graduated from the University of Michigan
recognition for my senior thesis at
profoundly handicapped children with
with a Bachelor of Science in Mechanical
Colorado College, which showed that
autism ages 6-7. It is a challenging and
Engineering, and prior to graduating
over time, women are forced not only
difficult job, but it is one that I am strongly
I was hired by Shell Oil as a drilling
to overcompensate and over -perform
committed to. I chose to teach students with
engineer. I started full time work in
for equal affirmation in the classroom,
special needs because I wanted to show them
Denver, Colorado in June 2010 and now
but also that they come to find their
hope, joy, and especially love.
work as a drilling foreman on a natural
voices in different ways from men,
gas rig in Wyoming.
pushed into passive positions through
To have a world class faculty
the use of low-status markers called
It is our intent to attract and retain exceptional faculty by offering a generous compensation package and by providing substantive opportunities for professional development.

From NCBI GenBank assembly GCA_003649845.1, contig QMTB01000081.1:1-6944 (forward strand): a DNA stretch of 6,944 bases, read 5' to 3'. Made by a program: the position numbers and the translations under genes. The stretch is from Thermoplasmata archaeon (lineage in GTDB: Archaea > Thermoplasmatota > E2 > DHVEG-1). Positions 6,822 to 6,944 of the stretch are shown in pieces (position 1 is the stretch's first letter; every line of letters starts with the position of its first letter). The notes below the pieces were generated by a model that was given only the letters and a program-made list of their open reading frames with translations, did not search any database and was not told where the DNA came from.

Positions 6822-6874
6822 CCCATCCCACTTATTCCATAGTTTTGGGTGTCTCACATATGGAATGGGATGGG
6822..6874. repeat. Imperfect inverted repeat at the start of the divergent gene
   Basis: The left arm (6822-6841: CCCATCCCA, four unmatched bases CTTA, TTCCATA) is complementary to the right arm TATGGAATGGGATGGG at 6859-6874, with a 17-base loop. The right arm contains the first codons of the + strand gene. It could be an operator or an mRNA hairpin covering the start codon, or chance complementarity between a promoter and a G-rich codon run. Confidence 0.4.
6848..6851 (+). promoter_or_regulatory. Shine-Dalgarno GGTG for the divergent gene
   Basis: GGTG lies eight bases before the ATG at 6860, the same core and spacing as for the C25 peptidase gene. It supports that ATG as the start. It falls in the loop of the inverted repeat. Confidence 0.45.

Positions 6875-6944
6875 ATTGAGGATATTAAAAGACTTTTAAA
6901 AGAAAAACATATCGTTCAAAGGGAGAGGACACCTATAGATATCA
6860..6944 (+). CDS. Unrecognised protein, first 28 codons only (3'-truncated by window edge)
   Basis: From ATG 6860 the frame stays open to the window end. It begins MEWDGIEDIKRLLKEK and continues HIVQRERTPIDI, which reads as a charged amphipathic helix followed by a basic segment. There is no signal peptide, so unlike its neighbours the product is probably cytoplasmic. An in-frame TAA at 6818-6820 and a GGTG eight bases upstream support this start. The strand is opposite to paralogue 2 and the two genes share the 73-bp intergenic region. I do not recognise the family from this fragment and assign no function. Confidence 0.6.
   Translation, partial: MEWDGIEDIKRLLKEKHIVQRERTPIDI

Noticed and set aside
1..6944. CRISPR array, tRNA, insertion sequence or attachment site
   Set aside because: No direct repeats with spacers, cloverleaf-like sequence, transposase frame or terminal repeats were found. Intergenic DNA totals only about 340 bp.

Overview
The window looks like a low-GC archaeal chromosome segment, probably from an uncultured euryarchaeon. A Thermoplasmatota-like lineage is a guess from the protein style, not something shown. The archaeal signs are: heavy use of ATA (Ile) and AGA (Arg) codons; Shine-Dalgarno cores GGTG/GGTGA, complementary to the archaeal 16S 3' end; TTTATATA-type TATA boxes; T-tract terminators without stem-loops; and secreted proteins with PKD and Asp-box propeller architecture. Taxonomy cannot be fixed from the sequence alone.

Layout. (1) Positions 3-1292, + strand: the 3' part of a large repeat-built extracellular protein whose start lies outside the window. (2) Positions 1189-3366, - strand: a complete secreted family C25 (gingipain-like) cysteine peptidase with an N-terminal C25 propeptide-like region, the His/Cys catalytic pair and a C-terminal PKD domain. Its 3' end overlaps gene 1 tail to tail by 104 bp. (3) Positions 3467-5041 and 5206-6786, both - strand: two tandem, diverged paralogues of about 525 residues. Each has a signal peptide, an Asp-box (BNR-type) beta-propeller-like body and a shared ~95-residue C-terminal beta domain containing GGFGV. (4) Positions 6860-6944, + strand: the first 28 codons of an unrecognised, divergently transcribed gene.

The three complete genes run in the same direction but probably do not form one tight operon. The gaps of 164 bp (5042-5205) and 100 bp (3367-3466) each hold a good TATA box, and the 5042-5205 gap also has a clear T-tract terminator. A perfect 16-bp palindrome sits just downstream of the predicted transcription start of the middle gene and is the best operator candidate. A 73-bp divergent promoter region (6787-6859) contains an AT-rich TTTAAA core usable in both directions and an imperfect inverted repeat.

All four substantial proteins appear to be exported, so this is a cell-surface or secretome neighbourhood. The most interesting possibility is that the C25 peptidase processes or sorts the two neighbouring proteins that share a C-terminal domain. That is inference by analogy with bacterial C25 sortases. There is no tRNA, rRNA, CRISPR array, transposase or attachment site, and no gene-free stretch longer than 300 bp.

“The love of my teachers at Sheridan Road and Woodlands influenced my choice of profession, and I wanted to bring that love to students in need. No day is easy, and being a teacher of my students requires a
“As a drilling foreman, no
“After graduating, I was hired as a legal
two days are alike. My main
assistant for the Federal Public Defenders
great deal of skill, patience, courage, but
responsibilities include managing
Office in Los Angeles when I worked with
most importantly love. My dream always
safety and coordinating the
defendants on Death Row and illegal